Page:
In The Catcher in the Rye, how do Holden's feelings for women compare to his feelings for men?
Holden has complex feelings regarding women and is depicted as treating them with respect, while other times he treats them with contempt. Holden is also inexperienced in the areas of sexual intercourse and relationships with females, which is one reason he is apprehensive around them. Holden's confession regarding his virginity indicates that he respects women more than his classmates and does not treat them as objects. Holden's feelings regarding Jane Gallagher reveal that he is sympathetic, compassionate, and caring towards them. He also acts as Phoebe's protector and guardian, which once again illustrates his sensitive nature towards females. Unlike many of the men Holden associates with, he shows a genuine respect for women and demonstrates that he values them. However, Holden's respect for women is limited to his affection for them. For example, Holden calls Sally Hayes a "pain in the ass" and ends up ruining their date. Holden's attitude and behavior towards Jane Gallagher and Phoebe are in stark contrast to how he treats Sally Hayes.
In regards to Holden's feelings towards men, he views them as sexual deviants, who treat women like possessions and have ulterior motives while dating them. Holden views the majority of men he meets as superficial phonies, who selfishly attempt to manipulate others to improve their social status. Holden is intimidated by men, which explains his odd social interactions with them. He also does not have any close male friends and remains relatively isolated throughout the novel. Holden's lack of masculine traits and social skills adversely affects his relationships and interactions with men.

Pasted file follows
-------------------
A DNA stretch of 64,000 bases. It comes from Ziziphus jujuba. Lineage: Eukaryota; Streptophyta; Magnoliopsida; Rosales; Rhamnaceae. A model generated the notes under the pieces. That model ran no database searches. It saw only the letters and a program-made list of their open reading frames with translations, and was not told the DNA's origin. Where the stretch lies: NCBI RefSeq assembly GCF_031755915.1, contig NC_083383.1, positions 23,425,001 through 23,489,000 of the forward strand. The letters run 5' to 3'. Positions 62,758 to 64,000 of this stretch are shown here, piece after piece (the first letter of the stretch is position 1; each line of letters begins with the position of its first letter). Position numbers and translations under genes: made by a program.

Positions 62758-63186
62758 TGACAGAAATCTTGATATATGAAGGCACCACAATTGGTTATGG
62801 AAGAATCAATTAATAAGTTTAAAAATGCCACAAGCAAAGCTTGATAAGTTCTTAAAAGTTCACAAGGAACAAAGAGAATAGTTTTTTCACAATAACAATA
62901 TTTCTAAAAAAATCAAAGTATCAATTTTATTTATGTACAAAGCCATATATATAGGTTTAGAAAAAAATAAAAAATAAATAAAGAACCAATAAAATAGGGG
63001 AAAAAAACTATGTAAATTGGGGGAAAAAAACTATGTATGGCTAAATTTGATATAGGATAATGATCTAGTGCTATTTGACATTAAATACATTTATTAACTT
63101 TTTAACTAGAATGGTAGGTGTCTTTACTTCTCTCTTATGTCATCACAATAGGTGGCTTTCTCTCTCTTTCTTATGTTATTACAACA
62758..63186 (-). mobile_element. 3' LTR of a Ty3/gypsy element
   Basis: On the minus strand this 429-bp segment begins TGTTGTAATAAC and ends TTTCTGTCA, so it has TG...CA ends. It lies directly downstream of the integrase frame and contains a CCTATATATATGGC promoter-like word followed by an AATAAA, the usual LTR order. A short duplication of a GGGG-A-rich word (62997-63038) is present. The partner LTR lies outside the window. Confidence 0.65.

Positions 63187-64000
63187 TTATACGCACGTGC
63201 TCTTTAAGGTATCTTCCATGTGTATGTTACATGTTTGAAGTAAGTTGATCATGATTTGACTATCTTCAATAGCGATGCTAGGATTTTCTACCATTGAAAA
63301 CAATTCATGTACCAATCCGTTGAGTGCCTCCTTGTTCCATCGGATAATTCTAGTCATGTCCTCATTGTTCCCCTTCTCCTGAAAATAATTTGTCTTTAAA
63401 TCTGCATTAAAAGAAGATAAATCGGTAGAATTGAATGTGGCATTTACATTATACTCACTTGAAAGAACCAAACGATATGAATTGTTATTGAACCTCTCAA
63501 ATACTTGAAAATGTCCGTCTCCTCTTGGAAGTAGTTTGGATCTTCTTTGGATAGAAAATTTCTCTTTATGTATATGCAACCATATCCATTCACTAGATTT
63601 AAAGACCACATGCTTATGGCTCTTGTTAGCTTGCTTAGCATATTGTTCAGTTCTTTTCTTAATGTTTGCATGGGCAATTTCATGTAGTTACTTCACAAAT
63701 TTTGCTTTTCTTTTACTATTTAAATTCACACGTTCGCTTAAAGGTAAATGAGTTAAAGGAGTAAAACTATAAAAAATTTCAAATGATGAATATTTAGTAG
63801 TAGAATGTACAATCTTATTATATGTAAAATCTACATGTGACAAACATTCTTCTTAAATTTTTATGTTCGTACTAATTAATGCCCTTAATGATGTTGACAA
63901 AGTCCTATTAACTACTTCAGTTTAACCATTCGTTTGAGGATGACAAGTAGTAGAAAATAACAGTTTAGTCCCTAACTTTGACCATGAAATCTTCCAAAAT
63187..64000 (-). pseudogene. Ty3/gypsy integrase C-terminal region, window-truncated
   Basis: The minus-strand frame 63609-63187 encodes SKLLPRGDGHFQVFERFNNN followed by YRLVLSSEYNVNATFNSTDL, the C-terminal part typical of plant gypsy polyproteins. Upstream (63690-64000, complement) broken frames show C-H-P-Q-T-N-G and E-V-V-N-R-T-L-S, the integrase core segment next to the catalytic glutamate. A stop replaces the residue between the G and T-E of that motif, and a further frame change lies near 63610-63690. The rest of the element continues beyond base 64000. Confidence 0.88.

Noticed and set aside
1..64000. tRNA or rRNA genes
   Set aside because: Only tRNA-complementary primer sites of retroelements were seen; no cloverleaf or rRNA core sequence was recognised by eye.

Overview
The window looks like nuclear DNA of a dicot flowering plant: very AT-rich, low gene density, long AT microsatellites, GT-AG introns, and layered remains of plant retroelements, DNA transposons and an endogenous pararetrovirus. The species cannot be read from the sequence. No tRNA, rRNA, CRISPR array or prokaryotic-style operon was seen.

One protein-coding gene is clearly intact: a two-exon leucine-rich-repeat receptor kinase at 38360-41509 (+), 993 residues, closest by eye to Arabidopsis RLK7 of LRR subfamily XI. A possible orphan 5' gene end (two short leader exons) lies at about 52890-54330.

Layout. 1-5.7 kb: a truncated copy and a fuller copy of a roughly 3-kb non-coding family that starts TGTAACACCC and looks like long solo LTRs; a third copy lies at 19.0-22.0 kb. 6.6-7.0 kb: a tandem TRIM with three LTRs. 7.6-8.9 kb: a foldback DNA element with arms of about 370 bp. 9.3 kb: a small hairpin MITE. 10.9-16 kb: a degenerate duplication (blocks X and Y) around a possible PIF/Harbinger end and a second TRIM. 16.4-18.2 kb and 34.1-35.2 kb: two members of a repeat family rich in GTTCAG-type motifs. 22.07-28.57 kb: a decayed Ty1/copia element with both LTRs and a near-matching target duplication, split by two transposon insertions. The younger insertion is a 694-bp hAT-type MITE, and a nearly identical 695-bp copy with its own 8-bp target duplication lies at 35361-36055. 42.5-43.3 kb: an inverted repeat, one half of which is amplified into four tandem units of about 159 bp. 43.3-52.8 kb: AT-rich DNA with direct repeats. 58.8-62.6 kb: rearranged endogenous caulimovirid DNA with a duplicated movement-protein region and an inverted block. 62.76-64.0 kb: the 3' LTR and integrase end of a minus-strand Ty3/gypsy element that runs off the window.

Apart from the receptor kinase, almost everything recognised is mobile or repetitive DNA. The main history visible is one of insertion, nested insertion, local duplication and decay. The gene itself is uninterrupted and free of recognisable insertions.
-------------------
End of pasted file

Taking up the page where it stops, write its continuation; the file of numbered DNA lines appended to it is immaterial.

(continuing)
Holden perceives men as sexual deviants, annoying bores or as phonies. He projects his insecurities about himself onto every male person he meets. His roommate, classmates and teachers are all used as projection devices for himself. He lumps them together into broad categories and dismisses them. The common theme of all these attributed qualities is that men should not be trusted around females. The one male person in his life that escapes his condemnation is, interestingly enough, his father.
Holden then views females as objects to adore and protect. Although he is cruel to some women, he is generally chivalrous towards the women he meets, regardless of social station. Whether it is Jane Gallagher or Phoebe, Holden feels women should be kept safe. This completes the earlier projected feelings about men. He then is unable to let himself have a real relationship with any female, except Phoebe, since that would violate rule number one, men should not be trusted with women.
Holden has trouble connecting with either sex. It appears he is struggling with sexuality issues. The women he encounters, as well as his sister, are all strong and vocal. While he has dated, he does not maintain any real relationships. Women seem to be merely sex objects to him.
Men are regarded much more negatively than women. Holden had a strong aversion to the stereotypical tall, rugged, and handsome man. He hated football players form school, his good-looking roommate, and sport-stars. He viewed most men as either idiots or perverts.
He doesn't trust men because he was molested by one as we found out in the book. That's why with Mr. Anatolian who was nothing but nice to Holden, Holden flipped when he patted him on the head.He Can't have a relationships for women unless he is close to them in some way.Jane and Holden were both molested and Phoebe and Holden were siblings and close at that.Also with sally and him she is nothing to him but someone to go to when he is feeling down.